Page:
A half-lawyer, half DJ, Vijayant Singh aka Girls Night Out never holds back from delivering uncompromisingly energetic sets. Focusing on the darker side of dance music, his sets are as diverse as they are punchy.
Ray-Ban Studios x MF
Growing up as a drummer, DJ, producer and label head brings true machine madness with his sense of syncopated relentless rhythmic onslaught.
New Delhi-based DJ, producer and label-head, Kohra is not just one of the leading dance music artists but a pillar of the city’s electronic music scene, championing its hard-hitting minimal offerings through his label Qilla Records.
R&S label-mates Blawan and Pariah translate their love for analog synthesizers into raw and
ominous techno with their joint outfit Karenn.
Co-founder of online radio Radio Quantica and resident at Lisbon-based queer rave series mina, Violet is known to shed light on the political history of dance music through sets that span across the extraterrestrial spheres of acid house and techno.
Abhi Meer Presents 'SPEKTRA'
Abhi Meer likes to tell stories through his sets. His live show SPEKTRA, which debuts at the festival, will translate neo-classic spectral music on the modular synthesiser – reanimating the sound of ravanahatha or 'demon's fiddle', an ancient string instrument from 7th-10th century Rajasthan, for the modern era. “A 50-minute suite of cinematic, electronic sound that is equal parts optimistic and lachrymose”.
The JioSaavn Sundowner stage, this time, seems to be all about modular synthesisers – also the instrument of choice for Monophonik. Expect to be immersed in distinctive soundscapes that are playful yet moody as he explores the sonic possibilities of classic analog technology combined with modern day digital tools.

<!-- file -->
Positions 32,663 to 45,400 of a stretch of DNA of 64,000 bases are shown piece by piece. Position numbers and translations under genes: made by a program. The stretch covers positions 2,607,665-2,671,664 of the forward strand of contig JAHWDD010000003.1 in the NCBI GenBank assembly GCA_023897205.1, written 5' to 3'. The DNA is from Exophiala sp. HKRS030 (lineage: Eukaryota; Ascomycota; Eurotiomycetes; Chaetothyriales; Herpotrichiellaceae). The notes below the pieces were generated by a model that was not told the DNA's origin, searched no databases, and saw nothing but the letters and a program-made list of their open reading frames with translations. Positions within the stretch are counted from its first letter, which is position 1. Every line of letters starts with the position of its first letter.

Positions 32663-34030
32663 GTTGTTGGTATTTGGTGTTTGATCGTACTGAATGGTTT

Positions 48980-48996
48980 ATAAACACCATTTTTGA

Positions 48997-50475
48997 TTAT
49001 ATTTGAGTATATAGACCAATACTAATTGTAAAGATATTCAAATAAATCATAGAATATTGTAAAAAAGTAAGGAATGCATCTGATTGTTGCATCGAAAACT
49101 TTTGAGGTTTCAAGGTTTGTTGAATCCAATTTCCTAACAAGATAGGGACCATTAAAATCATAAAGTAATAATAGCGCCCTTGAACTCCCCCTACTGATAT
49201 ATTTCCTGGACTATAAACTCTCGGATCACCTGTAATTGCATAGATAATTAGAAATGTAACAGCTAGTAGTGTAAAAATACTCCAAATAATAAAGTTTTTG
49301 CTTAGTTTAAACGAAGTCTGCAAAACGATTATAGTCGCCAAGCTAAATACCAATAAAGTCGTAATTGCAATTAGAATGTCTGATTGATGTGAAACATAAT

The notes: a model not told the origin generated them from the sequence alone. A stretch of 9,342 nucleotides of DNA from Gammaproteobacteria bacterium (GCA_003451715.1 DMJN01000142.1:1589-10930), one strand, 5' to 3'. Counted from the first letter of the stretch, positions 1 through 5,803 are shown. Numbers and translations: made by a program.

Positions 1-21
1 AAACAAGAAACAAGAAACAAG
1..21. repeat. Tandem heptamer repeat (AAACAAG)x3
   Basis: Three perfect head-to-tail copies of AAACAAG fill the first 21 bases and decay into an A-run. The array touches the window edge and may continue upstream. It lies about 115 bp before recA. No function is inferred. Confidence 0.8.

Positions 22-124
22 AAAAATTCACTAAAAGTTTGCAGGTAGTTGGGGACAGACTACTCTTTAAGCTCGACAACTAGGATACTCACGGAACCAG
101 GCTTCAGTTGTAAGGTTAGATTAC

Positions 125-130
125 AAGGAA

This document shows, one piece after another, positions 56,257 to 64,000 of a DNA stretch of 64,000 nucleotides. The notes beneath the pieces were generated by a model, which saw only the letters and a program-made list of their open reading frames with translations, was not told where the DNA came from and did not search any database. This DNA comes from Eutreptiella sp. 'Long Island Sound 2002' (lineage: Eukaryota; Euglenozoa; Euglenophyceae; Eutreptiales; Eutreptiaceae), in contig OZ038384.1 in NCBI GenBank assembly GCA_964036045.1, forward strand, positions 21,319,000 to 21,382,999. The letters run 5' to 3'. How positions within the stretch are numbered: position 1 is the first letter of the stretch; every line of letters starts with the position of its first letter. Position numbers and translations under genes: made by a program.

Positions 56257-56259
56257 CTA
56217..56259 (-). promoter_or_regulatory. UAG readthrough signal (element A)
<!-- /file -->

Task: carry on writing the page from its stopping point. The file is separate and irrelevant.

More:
SickFlip's 'The Ladakh Project' was a pivotal point for his sound, and is an appropriate summation of his electronica, which fuses travel, music and organic world instrumentation to deliver fresh, electronic rhythms. Perfect for dancing into the sunset on the palace rooftop.
Pulpy Shilpy's versatility as an artist is the first thing you'll notice about her – it carries over into her storytelling and performance. Rooted in the realms of soul, jazz and wordplay, her fierce sets span across glitch, hip-hop, synthwave, nu-disco, breakbeat and electronic, to weave cathartic, mind-bending journeys.
The solo project of The F16s' Josh Fernandez, JBABE takes inspiration from Frank Ocean, Julian Casablancas, Homeshake, Poolside and, in our personal opinion, Prince (or so it seems from his debut album, released just a while ago), which should tell you more about his music than we can explain.
We'll say it again – modular synthesis enthusiasts are in for a treat this year. OSE heavily relies on her background in Hindustani classical music and her voice (and, of course, modular synthesisers) to perform introspective sets laden with ambient textures, disorienting glitch and distorted rhythms.
The Jameson Underground
Esa Presents Amandla: Music To The People
Absolutely one of the highlights at the festival this year, Esa will be taking over The Jameson Underground all night on Friday with 'Amandla: Music To The People'. 'Amandla, Awethu' which literally means “the power is ours” is a call to unite, which this sets aims to achieve, with a rainbow of complementary electronic styles hailing from South Africa, Brazil, the French Antilles, as well as Afro-futurism. Not to be missed!
Having grown up in a household surrounded by Moluccan folk songs, Moluccan gospel, soul, funk and Japanese funk helped JAEL form a signature sound, which combines his influences with soulful R&B, heavy bass and future beats.
Famed, now, for 'Mollywood', their series of local movie tune remixes, MadStarBase's purpose is singular – keep the dancefloor stacked.